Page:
October 30, 2012
Future Cape Town: Regenerative, connected, strong and diverse
Rashiq Fataar is the Editor-in-Chief and Managing Director of Future Cape Town, an urban think-tank which, in light of the demands of urbanization, advocates for more pro-active thinking about the future of cities. He founded Future Cape Town as a platform to inspire citizens and stimulate debate about the future of Cape Town, and has developed a following of over 10,000.
He is passionate about urban economic development, inspirational spaces and exploring the world - its people, landscapes and the next best urban ideas. He regularly shares his insights, locally and abroad; writing for various publications, as a speaker at events, a social media consultant and online at Future Cape Town.
Rashiq also holds a Bachelor of Business Science degree in Actuarial Science from the University of Cape Town.
If we set aside our ideas and dreams for skytrains, spaceships and time travel, what are the values and beliefs which we should be working towards and embracing in Cape Town towards 2040 and beyond? Rashiq Fataar, founder and MD of Future Cape Town shares some ideals and principles that he believes should act as a guide and roadmap towards our shared future.
A regenerative city: Healthy and thriving
The Cape Town of our future is undergoing more than just a physical regeneration, but one, which takes shape socially, environmentally and economically. According to the World Futures Council,“the challenge is no longer just to create sustainable cities but truly regenerative cities, i.e. they must be planned and managed not just to be energy and resource-efficient and low carbon emitting, but also to become aware of ecosystem services they receive from beyond their boundaries, and to compensate for the environmental damage and resource exploitation associated with urban consumption patterns.”
In this kind of city, full awareness of the real-time state of its environment allows the city’s socio-economic and environmental strengths to work in unison to achieve broader aims with and for all the stakeholders and citizens.
The oceans, and water bodies in this Cape Town are cleaner than ever before, more accessible than before, and part of a larger public-private citizen revitalisation project, which has already spanned two decades. This hard work has cemented Cape Town’s position as one of the leading cities for basic services, such as clean and drinkable tap water, while significant inroads have been made to ensure water security in years ahead.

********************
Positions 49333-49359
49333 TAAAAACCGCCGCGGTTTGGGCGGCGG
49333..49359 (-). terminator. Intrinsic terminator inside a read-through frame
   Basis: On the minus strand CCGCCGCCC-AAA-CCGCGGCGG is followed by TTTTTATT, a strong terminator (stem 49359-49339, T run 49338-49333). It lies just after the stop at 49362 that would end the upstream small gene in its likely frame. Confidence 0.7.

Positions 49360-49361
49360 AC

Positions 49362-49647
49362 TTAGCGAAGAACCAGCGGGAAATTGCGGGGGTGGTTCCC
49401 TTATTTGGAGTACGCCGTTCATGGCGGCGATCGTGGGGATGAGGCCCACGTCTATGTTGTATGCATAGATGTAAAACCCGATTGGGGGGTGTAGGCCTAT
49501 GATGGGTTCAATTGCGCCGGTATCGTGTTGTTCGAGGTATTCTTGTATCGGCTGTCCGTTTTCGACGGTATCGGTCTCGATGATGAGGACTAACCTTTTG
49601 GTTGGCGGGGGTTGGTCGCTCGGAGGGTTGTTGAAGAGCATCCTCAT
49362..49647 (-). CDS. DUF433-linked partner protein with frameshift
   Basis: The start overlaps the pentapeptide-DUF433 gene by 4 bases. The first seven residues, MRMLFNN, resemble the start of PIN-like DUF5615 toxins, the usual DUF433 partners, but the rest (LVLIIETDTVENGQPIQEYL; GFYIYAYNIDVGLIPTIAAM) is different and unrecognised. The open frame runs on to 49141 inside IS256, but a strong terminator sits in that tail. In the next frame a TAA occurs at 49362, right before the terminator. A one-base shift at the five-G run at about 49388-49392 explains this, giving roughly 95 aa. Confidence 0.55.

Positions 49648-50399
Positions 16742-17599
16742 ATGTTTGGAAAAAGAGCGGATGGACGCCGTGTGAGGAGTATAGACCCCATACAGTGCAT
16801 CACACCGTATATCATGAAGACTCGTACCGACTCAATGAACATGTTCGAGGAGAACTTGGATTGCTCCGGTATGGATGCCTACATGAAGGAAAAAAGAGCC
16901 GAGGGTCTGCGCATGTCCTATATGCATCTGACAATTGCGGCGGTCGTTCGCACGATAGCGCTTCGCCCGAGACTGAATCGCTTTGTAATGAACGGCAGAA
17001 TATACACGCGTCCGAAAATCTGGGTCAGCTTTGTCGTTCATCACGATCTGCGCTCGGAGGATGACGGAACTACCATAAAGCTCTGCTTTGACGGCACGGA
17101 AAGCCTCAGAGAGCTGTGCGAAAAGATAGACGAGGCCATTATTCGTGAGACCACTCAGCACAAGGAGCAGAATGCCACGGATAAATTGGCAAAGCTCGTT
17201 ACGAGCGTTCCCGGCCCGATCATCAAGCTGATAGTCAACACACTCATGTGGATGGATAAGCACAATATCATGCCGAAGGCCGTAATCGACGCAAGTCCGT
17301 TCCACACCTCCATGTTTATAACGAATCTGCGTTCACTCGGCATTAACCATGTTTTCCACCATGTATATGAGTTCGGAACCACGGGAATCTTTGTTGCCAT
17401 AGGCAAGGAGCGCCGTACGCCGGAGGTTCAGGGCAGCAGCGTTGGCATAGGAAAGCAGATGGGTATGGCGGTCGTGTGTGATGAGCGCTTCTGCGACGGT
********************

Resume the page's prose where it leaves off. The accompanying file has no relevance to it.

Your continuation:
The coming city has also kindled development in zones, such as the False Bay Coastline, reconnecting and integrating large communities including Khayelitsha and Mitchell’s Plain with the oceanfront. Smaller communities enjoy more symbiotic relationships with their waterfronts and seas, less constrained by the tyranny of the landowners, and nurtured by the communities both near and far.
The earth has been decontaminated throughout the city, and innovative urban farms bear large crops that improve food security in tandem with sensible urban agriculture policies for the city-region. The unique topography and geography of our peninsula and hinterland have spurred designers and planners to serve a growing population in bold ways.
The economic engine of the city-region is roaring, its torque no longer solely defined by growth targets, but through a new set of economic values and a shared vision which has inclusive growth deep in its centre. The environment and the economy amplify and reinforce each other in lockstep such that few remember a time when the norm was antagonism.
The segregation and divisions amongst people, a legacy of apartheid and of the dual challenges of urbanisation and resource constraints, have been receding for years as a result of the ongoing stitching together of the social and urban fabric. The result is safer and more socially integrated communities, less defined by their history, and more so by the design interventions and innovation which have developed their identity, cultures and characters into the broader Cape Town artwork.
Continued investment in sustainable transport, under the aegis of a new urban planning and development agency, has seen transport-led urban regeneration accrue largely to the public, with lower but significant private benefit for the business nodes of varying size which now dot the city-region.
The 2040 Olympic and Paralympic Games are celebrated in Cape Town, as the culmination and celebration of a long period of urban regeneration, rather than a step towards global relevance. The tip of Africa once again welcomes the world to its shores.
The Cape Town city-region is no longer just a strategic port and harbour for goods and services, but a global centre in itself and a gateway for exciting ideas, which positively impact Africa and beyond. The port now routes people and ideas from from our continent to the world and brings visitors, investors and decision makers to the city and the South African Development Community.